Katherine Watson (Julia Roberts) a novice professor from UCLA lands a job in the art history department at Wellesley College in the fall of 1953 and she's thrilled at the prospect of educating some of the brightest young women in the country. But her lofty image of Wellesley quickly fizzles when she discovers that despite its academic reputation the school fosters an environment where success is measured by the size of a girl's engagement ring. Besides learning about fresco techniques and physics the women take classes in the art of serving tea to their husband's bosses something that doesn't sit well with the forward-thinking Katherine who openly encourages her students to strive for goals other than marriage. Katherine inspires a group of students specifically Joan (Julia Stiles) and Giselle (Maggie Gyllenhaal) but newlywed Betty (Kirsten Dunst) feels Katherine looks down on her for choosing a husband over a career. Betty goes on the offensive and uses her column in the school paper to drive a wedge between the professor and the stuffy faculty. But while Betty puts on a happily married face her hostility towards Katherine is actually misplaced anger stemming from her miserable marriage to a cheating charlatan.
Katherine is Mona Lisa Smile's most complex and intriguing character and Roberts is a fitting choice for the part. Like an old soul the actress has a depth that's perfect for a character like Katherine who's enlightened and ahead of her time. But Katherine never emotionally connects with any of her students which isn't surprising since they're so bitchy and self-absorbed. Perhaps more time should have been spent developing the young women's characters and building their relationships with Katherine sooner but as it is the underdeveloped friendships between the women will leave viewers feeling indifferent rather than inspired. The worst of the bunch is Dunst's character Betty who is intent on making everyone around her feel unworthy. She has her reasons of course but they're revealed so late in the story that it's hard to suddenly empathize with her after having spent three-quarters of the film hating her guts. Stiles' character Joan is perhaps the most congenial but like Betty she never develops a strong bond with her teacher. The most "liberal" of the girls is Giselle played by Gyllenhaal but the character suffers the same burden as the rest: She's unlikable. Giselle's penchant for sleeping with professors and married men is so odious that not even her 11th hour broken-home story can salvage her character.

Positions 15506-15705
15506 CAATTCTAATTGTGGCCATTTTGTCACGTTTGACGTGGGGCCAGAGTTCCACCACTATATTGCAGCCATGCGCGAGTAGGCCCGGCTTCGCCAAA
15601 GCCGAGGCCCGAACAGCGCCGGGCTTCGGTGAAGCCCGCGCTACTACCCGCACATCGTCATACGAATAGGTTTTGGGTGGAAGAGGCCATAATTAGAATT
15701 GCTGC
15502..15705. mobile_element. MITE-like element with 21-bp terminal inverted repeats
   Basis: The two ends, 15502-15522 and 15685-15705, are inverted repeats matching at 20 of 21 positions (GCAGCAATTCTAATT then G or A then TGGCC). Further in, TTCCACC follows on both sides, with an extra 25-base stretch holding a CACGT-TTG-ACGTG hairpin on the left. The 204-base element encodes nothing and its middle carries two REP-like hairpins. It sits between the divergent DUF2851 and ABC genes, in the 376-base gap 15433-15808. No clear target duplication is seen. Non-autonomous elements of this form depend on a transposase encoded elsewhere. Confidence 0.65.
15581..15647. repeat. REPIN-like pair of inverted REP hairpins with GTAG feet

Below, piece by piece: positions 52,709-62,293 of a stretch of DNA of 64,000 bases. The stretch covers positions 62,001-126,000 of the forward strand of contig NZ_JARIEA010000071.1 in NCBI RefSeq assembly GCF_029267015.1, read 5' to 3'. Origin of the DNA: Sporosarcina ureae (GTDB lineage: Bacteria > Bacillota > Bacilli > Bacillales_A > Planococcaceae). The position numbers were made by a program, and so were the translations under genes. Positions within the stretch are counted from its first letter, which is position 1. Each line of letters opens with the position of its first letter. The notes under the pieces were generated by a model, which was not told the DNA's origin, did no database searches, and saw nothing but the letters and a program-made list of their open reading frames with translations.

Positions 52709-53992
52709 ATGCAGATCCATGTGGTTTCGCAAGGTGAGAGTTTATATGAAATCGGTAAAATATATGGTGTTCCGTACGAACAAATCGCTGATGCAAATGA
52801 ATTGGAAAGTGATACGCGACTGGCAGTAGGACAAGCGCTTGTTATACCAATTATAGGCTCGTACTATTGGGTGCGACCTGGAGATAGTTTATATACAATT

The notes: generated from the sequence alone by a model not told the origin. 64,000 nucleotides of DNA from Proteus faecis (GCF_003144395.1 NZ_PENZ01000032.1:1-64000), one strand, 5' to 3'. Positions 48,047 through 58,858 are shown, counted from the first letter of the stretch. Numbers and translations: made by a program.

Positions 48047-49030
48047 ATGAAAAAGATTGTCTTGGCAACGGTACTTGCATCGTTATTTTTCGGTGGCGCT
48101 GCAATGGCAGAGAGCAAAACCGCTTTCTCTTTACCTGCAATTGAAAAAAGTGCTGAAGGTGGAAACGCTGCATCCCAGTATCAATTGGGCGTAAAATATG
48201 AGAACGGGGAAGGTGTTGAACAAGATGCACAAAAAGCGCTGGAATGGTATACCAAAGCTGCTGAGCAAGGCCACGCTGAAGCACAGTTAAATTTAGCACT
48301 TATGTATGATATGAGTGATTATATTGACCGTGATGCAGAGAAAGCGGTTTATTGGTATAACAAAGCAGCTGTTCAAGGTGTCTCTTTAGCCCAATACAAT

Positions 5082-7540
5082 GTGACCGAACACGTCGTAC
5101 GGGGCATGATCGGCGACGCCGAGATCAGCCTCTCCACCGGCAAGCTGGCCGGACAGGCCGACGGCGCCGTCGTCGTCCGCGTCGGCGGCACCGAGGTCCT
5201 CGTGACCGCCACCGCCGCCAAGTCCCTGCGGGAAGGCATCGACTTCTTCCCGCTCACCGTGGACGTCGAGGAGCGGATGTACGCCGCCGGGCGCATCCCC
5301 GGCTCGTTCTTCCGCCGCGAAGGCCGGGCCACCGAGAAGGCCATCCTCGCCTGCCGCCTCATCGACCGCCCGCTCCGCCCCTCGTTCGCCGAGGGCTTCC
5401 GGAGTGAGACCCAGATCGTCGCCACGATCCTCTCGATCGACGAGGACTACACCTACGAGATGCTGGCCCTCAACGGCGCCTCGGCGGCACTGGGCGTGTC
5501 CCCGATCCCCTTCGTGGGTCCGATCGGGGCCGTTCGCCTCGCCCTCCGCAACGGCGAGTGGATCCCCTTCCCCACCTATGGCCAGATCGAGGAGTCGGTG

While Mona Lisa's smile in Leonardo da Vinci's famous painting has often been described as subtle director Mike Newell's star-studded drama is anything but that; Mona Lisa Smile is so heavy-handed that unlike the painting for which it was named there is nothing left for moviegoers to ponder or debate. The film plays like a montage of '50s ideological iconography: A school nurse gets fired for dispensing birth control; a teacher refers to Lucille Ball as a "communist"; Betty's prayers are answered when she gets what every woman dreams of--a washer and dryer. But the film's critical insight into '50s culture isn't as shocking as it thinks it is and the way it highlights feminist issues is as uninspired as trivial as a fine-art reproduction. Newell also spends too much time basking in the aura of the '50s era focusing on countless parties dances and weddings sequences that while visually ambitious are superfluous. The film may be historically accurate but its characters story and message will leave moviegoers feeling empty. A climactic scene for example in which Katherine's students ride their bikes alongside her car as a show of support comes across as a tool to evoke sentiment that just doesn't exist.